Staff Trax: Bonjay, Tommy Keene, The Helio Sequence, Ariel Pink's Haunted Graffiti, Derek and The Dominoes
I was fortunate enough to catch these guys, completely at random, this past week at SXSW--and they impressed the heck out of me with their high-energy performance, and an eclectic, beat-heavy, R&B-tinged sound. Bonjay , which calls Toronto home, released an EP last year called GIMMEE GIMMEE . Here is the link to the title track off that EP , have a listen! --Catherine Downes
With the passing of Alex Chilton, it was tempted to make him my choice for this week. But instead, I picked one of Chilton's many disciples: Tommy Keene . Like Chilton, Keene is massively under-appreciated--even more so considering that opportunity for mass success was always just an inch out of Keene's reach. Keene's disastrous time at Geffen Records (his great 1989 album Based on Happy Times is still not on CD) was the singer/songwriter's last stab at the big time. Miraculously, Keene has kept making great records, just on small indie labels. "Turning on Blue" is one of my favorite Keene songs and it's from the fine 1996 album Ten Years After . Last year's In The Late Bright proved Keene's still got a way with that power-pop he learned from listening to all those Big Star records. Keene came to Dallas to promote that record and about 10 people showed up at The Cavern to hear him. Sad but true. --Darryl Smyers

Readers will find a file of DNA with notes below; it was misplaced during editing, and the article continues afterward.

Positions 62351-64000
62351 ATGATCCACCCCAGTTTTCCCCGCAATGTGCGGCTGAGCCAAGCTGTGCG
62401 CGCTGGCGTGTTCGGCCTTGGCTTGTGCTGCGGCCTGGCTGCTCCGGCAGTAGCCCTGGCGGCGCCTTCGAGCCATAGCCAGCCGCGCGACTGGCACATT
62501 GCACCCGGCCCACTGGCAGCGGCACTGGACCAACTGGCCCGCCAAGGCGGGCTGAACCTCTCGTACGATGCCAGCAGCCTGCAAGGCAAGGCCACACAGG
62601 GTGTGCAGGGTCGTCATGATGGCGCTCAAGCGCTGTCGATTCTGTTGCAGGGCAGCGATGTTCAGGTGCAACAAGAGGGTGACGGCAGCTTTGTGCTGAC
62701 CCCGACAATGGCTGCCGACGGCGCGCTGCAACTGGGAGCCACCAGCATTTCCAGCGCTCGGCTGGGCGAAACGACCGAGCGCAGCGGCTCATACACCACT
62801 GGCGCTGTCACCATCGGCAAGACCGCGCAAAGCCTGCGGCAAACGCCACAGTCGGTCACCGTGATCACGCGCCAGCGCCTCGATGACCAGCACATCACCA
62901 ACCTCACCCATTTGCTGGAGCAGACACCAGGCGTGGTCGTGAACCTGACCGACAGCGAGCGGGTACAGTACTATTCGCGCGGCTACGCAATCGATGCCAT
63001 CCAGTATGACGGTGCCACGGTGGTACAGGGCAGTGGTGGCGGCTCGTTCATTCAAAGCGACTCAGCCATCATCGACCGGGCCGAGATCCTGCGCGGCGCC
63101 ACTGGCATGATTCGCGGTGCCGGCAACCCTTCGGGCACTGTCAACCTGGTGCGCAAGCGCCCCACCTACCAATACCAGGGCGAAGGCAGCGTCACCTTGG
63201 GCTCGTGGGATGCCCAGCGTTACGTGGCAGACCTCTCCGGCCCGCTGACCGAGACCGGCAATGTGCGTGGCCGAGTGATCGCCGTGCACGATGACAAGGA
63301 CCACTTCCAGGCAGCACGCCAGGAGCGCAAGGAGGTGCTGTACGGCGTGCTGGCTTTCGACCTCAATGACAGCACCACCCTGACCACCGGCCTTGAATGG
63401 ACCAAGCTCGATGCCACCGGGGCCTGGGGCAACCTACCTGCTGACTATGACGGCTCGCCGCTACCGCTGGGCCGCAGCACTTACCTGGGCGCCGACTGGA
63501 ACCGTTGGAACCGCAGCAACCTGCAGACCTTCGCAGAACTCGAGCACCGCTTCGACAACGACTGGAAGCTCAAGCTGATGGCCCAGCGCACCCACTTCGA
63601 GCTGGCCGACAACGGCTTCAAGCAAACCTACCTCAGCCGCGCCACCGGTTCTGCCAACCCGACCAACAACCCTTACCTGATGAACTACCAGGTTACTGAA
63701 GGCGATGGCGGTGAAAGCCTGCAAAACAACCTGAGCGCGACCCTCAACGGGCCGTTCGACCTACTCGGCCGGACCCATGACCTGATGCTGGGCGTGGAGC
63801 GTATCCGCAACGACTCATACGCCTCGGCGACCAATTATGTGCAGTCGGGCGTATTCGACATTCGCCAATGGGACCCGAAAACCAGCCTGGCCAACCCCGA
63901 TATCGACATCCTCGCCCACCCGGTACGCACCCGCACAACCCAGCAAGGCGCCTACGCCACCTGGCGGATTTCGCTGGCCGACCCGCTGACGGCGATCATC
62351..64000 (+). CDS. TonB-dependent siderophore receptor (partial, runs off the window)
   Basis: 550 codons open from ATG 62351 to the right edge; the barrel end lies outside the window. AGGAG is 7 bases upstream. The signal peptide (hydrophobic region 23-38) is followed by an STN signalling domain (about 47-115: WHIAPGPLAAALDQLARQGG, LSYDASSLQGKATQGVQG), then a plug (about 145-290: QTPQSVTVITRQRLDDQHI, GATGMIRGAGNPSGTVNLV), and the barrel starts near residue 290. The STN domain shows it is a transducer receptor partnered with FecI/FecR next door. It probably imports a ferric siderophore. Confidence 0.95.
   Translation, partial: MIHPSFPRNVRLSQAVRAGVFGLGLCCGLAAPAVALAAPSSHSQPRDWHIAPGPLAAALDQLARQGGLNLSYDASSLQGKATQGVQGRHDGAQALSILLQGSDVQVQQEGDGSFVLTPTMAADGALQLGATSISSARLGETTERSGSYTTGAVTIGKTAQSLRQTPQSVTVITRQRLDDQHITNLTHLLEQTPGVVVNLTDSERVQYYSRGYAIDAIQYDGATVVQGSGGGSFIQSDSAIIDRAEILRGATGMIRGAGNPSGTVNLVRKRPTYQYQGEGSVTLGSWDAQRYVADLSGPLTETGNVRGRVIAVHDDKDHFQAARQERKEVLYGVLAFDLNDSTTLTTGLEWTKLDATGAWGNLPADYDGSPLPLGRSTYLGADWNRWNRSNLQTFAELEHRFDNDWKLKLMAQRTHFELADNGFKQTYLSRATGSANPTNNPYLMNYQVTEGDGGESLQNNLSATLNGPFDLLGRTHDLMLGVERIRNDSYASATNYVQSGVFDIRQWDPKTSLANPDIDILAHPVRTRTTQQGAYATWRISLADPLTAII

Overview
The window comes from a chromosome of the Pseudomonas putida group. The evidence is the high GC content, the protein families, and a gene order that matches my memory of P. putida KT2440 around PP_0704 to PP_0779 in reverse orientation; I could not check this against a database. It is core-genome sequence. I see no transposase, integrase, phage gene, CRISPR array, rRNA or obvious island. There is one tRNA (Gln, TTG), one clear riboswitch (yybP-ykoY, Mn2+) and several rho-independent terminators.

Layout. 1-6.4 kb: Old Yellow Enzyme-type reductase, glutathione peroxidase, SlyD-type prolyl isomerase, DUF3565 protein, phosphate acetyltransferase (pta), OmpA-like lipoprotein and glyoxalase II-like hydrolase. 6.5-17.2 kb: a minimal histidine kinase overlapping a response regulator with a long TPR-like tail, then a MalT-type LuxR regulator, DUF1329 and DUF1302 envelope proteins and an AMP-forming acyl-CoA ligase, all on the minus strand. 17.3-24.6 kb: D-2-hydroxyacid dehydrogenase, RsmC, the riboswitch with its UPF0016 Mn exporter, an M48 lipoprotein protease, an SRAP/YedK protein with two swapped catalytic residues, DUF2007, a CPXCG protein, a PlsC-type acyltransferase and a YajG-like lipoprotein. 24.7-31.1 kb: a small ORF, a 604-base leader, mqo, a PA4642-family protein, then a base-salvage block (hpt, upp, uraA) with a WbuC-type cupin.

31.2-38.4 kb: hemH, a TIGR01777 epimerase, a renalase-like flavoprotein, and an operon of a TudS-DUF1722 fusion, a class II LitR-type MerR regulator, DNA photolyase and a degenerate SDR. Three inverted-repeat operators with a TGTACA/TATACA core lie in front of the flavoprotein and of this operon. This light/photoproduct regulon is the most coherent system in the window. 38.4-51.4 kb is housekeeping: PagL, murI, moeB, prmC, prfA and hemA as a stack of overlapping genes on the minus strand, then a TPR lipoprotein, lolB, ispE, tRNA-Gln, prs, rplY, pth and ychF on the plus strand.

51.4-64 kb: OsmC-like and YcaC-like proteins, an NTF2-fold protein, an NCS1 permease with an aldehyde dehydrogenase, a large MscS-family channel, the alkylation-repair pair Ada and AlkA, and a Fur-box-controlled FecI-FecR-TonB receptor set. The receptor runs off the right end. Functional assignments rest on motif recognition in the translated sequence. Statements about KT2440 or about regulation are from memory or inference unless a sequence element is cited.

I'm not sure what it is about this Helio Sequence song that I love so much. Maybe it's the indie-pop sound. Maybe it's the barely understandable lyrics. But the way Brandon Summers' vocals weave their way through the music is fantastic. It's hard not to really like this song. You really can't say no to it. --Lance Lester
While perusing the blogosphere for new jams, I came across Ariel Pink's Haunted Graffiti 's new single, "Round and Round." I've probably listened to it a good 40 or 50 times, and I'm still itching to hear that huge '80s pop-radio chorus one more time. Maybe I'm nostalgic for the days of riding in my mom's station wagon while she listened to the lite-rock station. It's kind of got me thinking: Maybe it's OK to like Phil Collins as much as I do. Maybe? --Daniel Hopkins
I credit Richard Kelly's The Box for introducing me to a song by Derek and the Dominos that wasn't called "Layla." "Bell Bottom Blues" plays in a pretty pivotal scene in the film, and it really stuck out to me. At first, I thought it was a George Harrison song circa the early 1970s. I was close, given the fact that George and Eric Clapton were friends and collaborators at the time. As to why I keep playing this song again and again, well, there's just something about the chorus with "I don't want to fade away" that feels devastating. But in a good way. --Eric Grubbs
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